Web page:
Cyber insurance is not the most glittering side of cybersecurity, but it has certainly earned its place in today’s security debate.

According to Statista, as of 2021, an average of 48 percent of organizations in selected countries worldwide had cyber insurance, with numbers being slightly higher for countries such as the U.S. (50 percent), Sweden (55 percent), and Austria (66 percent). Current predictions indicate the cyber insurance market will rise from its eight-billion-dollar evaluation of 2020 to a sizeable 20 billion U.S. dollars by 2025.

So why the hype? And given the prolific rise in cybercrime, is cyber insurance the panacea companies intend it to be? That’s up to each organization to decide. Here are the facts.

What is Cyber Insurance

Cyber insurance, also known as cyber liability insurance or cybersecurity insurance, provides financial protection in case a company suffers losses in data, revenue, or other resources due to a cyber incident or data breach. It’s an essential safety net for any business that relies on technology to operate.

It can also cover all the collateral damage and remediation costs, such as what the company pays for threat investigation, legal fees, customer communication, and refunds.

According to the 2021 Thales Data Threat Report, 45 percent of U.S. based companies have experienced a data breach in the past. The National Association of Insurance Commissioners (NAIC) published findings in 2022, which indicate that “the stand-alone cyber insurance direct written premiums for 2021 increased by 94.7 percent from the prior year.”

As attacks continue to skyrocket and new AI-driven threats are introduced, the trend towards cyber insurance continues.

What Does Cyber Insurance Cover?

While specifics vary, the average cybersecurity policy covers expenses with remediating infected systems, restoring data, and returning them back to normal operation.  It also covers forensics to identify the root cause of the compromise so the environment can be hardened to prevent this type of incident from happening again.  Other expenses covered include legal fees, business interruption and loss of income, public relations related expenses, fines, costs of restoring data, customer notification, and credit monitoring services.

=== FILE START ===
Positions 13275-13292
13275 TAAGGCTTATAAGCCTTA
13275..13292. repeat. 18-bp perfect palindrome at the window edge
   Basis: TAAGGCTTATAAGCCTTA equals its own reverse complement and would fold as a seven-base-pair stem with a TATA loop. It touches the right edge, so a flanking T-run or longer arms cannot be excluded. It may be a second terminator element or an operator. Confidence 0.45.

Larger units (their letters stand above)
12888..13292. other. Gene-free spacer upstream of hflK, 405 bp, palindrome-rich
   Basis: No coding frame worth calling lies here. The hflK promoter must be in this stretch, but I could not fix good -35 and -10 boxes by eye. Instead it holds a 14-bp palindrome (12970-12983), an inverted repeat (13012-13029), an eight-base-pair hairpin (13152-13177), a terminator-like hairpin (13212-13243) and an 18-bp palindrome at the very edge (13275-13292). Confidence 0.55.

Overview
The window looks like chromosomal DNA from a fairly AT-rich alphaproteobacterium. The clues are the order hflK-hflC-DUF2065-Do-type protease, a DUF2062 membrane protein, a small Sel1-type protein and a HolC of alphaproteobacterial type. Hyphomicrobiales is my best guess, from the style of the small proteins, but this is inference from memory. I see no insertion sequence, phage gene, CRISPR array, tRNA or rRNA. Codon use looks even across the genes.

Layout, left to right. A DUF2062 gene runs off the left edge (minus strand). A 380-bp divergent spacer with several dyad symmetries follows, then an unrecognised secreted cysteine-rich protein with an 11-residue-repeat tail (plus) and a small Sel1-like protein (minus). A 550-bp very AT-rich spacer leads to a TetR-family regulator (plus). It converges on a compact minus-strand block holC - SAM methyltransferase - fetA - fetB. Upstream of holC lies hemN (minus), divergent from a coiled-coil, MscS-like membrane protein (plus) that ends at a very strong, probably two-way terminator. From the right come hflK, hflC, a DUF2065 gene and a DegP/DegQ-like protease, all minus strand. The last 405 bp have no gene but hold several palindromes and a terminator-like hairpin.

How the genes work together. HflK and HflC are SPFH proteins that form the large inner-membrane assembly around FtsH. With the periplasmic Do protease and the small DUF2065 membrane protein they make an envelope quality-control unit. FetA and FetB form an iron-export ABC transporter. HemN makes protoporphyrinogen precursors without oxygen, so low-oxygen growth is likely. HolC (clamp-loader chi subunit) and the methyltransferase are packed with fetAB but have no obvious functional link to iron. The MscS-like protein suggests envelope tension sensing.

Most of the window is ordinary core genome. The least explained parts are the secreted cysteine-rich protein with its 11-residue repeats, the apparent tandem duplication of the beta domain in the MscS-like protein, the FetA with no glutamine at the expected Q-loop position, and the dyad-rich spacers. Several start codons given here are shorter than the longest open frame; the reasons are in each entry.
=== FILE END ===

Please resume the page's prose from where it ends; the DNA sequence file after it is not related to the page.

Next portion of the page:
How Much Does Cyber Insurance Cost?

When the business was new, it was a buyer’s market with companies lining up by the dozen to purchase generous cybersecurity insurance policies. At the time, ransomware was an annoying pop-up that would bug businesses for a few thousand dollars and nation-states were content with physical espionage. That was 20 years ago.

Now, the tides have turned, and insurers are pulling in the reigns. Cyberattacks are no longer a far-distant matter of “if” but a certain matter of “when.” According to the U.S. Government Accountability Office (GAO), cyber liability premiums steadily rose by 14 percentage points between 2017 and 2020 alone.

Per the GAO’s 2021 research, the cost of the average cyberattack nearly doubled within a recent three-year period and providers have adjusted their offerings accordingly. Now, high-risk organizations like those in academia, health care, and the public sector can expect higher rates and more exclusions.

For example, commercial property and casualty policies could have included cyber coverage early on; now, cybersecurity insurance stands alone. And not only that; it’s harder to get.

How Do You Qualify for Cyber Insurance?

In the current threat climate, cyber insurance companies now require enhanced security from clients. Most demand a minimum Multi-factor Authentication (MFA) requirement and 24/7 monitoring. Others raise the bar on everything from password strength to supply chain security to incident response, pen testing, backups, endpoint detection and user training.

While it isn’t an exact science, there are five key areas cyber insurance providers are apt to focus on when assessing risk. I elaborated on them in our recent Cybersecurity Week Webinar Series in a webinar titled “Things Your Cyber Insurance Provider Will Ask.”

  1. Visibility: Environments are dynamic, and you need to maintain an accurate inventory of all your assets and their criticality. Providers are looking to ensure you regularly discover assets and data, have a classification system, and ensure they are being monitored around the clock. There are also solutions like penetration testing and adversary simulation to gain a different perspective of visibility. This is optional, but knowing how an attacker may get into your environment allows you to harden your network and demonstrates a higher level of diligence in the eyes of most providers.